Designed to block spillover violence from Yemen, proposed fence could also decimate leopard population, critics say.
Gaar Adams Last updated: 04 May 2014

Dhofar, Oman – Tucked into the southeast corner of the Arabian Peninsula, the nation of Oman sits in a tumultuous space – sharing land borders with Yemen and an expansive southern coast with the occasional Somali pirates.

But while adjacent Yemen struggles to rein in violence across multiple provinces – including attacks on the military in the east and south as well as clashes with rebels in the north – Oman largely operates without the burden of either the domestic unrest or armed groups that plagues its neighbour.

With the lingering fear that turmoil or fighting could spill into its peaceful terrain, however, Oman has discreetly begun preliminary surveys on a proposed security fence spanning the length of its border with Yemen. But a group of regional conservationists is concerned that the ecological consequences of the 290km-long fence are not being considered.

“Part of the struggle is convincing officials that this area needs protecting and is critical from a nature perspective,” said Mohammed al-Duais, a Yemeni biologist and executive director of the Foundation for Endangered Wildlife (FEW), whose team in 2011 led one of the only comprehensive ecological surveys ever conducted on the Yemeni side of the remote region.

Dense flora and fauna might seem unexpected in an area dominated by the vast Empty Quarter. It is, essentially, one of the largest sand deserts in the world, spilling from Saudi Arabia down along the meeting point between Yemen’s al-Mahrah Governorate and Oman’s Dhofar Governorate.

But the southern portion of this Yemen-Oman border reveals a multitude of ecological surprises, from rugged peaks to valleys and thick forests. Frankincense groves, renowned since antiquity, flourish. And an estimated 200 Arabian leopards stalk the area’s mountains – the only confirmed sustainable habitat left for one of the most critically endangered animals on the planet.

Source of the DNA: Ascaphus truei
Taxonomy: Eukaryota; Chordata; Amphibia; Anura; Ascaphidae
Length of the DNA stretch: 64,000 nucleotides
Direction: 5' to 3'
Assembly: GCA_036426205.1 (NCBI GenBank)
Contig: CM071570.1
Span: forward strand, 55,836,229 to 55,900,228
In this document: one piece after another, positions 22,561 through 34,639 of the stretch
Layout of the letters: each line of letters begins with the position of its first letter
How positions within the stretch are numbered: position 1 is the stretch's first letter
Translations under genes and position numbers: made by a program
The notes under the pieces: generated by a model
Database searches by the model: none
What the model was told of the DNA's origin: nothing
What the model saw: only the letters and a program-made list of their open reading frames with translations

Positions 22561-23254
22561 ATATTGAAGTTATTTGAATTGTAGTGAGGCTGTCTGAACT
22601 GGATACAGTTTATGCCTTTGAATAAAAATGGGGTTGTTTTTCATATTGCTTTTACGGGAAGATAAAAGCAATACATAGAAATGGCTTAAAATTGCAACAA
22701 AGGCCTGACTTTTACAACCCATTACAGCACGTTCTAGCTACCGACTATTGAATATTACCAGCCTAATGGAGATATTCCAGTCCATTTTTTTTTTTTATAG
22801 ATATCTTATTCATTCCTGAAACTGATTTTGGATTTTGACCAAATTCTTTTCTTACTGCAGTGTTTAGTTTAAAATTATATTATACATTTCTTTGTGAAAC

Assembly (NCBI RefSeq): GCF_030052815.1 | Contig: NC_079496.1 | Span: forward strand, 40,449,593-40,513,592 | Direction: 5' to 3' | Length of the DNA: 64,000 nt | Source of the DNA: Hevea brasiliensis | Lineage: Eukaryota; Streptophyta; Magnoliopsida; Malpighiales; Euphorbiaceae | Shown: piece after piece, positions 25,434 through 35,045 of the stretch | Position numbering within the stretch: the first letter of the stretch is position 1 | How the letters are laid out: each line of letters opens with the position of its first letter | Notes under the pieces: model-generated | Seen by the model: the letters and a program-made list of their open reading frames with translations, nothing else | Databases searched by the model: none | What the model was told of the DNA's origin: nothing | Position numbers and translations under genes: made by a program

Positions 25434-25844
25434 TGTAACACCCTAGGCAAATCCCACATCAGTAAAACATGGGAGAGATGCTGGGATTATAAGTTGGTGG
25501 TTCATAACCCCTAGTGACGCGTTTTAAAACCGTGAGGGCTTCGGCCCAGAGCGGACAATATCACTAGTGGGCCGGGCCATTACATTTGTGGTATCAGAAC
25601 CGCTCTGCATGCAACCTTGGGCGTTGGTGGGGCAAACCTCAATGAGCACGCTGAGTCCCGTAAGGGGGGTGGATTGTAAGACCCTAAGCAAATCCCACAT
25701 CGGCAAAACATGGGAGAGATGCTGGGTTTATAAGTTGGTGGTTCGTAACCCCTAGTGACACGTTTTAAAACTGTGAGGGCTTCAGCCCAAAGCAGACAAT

It was during FEW’s landmark 2011 research trip to Hawf – a bountiful, 10-square-kilometre area along the border between al-Mahrah and Dhofar – that field researchers used camera traps to snap the first-ever photographs of the Arabian leopard in Yemen.

“Proving the leopard still exists [in Hawf] was an important accomplishment,” al-Duais told Al Jazeera, noting their research struggled amid limited funding, poaching and scepticism about the animal’s continued presence in Yemen.

Across the border in Oman, researchers with the Office for Conservation of the Environment were operating in the same geographic landscape but navigating an entirely different financial situation. There, Omani officials had declared the Arabian leopard protected since 1976 and had already established the Jebel Samhan Nature Reserve 14 years earlier, providing funding and security for the confirmed two dozen leopards across the reserve’s uninhabited 5,200-square-kilometre range.